Shaw highlighted the Maine Senior Safe Training Program, a private-public partnership that assesses how to increase detection and reporting of financial exploitation. The program aims to address misinformation about the role and operation of APS, the jurisdiction of APS and law enforcement, and the privacy and liability concerns about reporting exploitation. She continued that the program consists of brochures for consumers, as well as training and materials for financial professionals. Shaw noted that the program encourages financial institutions to develop relationships with local law enforcement, and internal protocols for addressing red flags. Shaw also discussed the development of model legislation by NASAA, which emphasizes mandated reporting and permits a 15-day hold on suspicious disbursements, among other provisions.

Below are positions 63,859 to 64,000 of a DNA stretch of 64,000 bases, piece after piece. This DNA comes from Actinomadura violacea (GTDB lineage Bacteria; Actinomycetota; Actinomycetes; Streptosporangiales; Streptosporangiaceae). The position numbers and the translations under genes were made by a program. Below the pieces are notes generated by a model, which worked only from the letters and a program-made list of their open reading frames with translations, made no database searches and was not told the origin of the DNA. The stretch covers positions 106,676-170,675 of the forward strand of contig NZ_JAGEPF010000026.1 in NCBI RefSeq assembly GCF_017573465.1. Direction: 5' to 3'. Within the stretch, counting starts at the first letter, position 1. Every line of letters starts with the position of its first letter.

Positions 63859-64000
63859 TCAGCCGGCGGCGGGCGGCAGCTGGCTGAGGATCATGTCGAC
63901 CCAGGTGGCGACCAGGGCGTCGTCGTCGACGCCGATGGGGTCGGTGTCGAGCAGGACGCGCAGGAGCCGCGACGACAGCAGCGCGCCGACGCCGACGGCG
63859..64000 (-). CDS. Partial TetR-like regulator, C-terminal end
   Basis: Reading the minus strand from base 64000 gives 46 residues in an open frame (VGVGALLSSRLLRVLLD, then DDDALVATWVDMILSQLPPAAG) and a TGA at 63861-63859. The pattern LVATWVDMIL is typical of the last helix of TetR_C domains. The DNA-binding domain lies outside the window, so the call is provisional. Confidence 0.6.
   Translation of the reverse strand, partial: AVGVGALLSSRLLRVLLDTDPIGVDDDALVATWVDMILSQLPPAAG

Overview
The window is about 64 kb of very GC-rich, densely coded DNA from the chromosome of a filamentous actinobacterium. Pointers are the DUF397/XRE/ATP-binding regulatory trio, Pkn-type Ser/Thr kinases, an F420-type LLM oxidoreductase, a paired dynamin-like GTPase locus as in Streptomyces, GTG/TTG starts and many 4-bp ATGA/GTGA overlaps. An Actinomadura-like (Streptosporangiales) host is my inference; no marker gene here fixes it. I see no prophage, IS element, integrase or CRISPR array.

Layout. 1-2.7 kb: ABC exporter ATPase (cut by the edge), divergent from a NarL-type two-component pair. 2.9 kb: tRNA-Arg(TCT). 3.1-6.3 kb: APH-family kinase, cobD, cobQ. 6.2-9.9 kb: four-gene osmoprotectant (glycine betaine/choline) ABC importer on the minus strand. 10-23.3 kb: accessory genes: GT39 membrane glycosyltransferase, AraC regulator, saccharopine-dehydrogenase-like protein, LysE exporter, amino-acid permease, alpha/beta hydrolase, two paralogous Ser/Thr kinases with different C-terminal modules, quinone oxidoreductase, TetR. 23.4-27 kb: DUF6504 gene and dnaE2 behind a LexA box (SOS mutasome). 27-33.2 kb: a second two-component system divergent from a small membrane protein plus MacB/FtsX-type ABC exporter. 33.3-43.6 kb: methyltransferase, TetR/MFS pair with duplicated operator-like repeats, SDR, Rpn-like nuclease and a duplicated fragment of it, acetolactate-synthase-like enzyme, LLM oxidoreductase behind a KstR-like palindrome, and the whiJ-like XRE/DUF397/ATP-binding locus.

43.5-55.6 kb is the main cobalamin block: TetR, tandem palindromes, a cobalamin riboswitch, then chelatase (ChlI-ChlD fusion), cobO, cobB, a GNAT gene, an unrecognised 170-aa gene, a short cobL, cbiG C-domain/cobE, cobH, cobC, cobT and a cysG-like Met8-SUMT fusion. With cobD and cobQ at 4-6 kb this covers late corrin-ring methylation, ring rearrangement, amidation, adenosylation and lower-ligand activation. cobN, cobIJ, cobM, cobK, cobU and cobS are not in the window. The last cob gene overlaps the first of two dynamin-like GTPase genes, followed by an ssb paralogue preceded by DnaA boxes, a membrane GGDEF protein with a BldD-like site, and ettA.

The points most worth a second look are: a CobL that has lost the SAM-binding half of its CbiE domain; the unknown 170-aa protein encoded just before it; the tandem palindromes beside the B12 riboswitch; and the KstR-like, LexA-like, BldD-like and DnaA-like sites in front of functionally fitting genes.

Shaw also discussed the Senior Safe Act, which is currently being considered by the Senate as part of a larger regulatory relief bill. She explained that the Senior Safe Act encourages financial institutions to report suspected elder financial exploitation by providing qualified immunity from liability who, in good faith and with reasonable care, disclose suspected exploitation to a regulatory or law-enforcement agency

Question & Answer

Senior Safe Act

Committee member Damon Silvers stated that sometimes even legislation with bipartisan support can be slow to pass. Because of this, Silvers asked if provisions of the Senior Safe Act could be enacted by the SEC through rulemaking instead. Shaw responded that she did not know enough about the SEC’s rulemaking authority to be able to give legal advice or guidance on this issue. However, Shaw stated that when she looked into doing something similar at the state-level in Maine, she came to the conclusion that it would not be favorable to enact such provisions on immunity via rulemaking.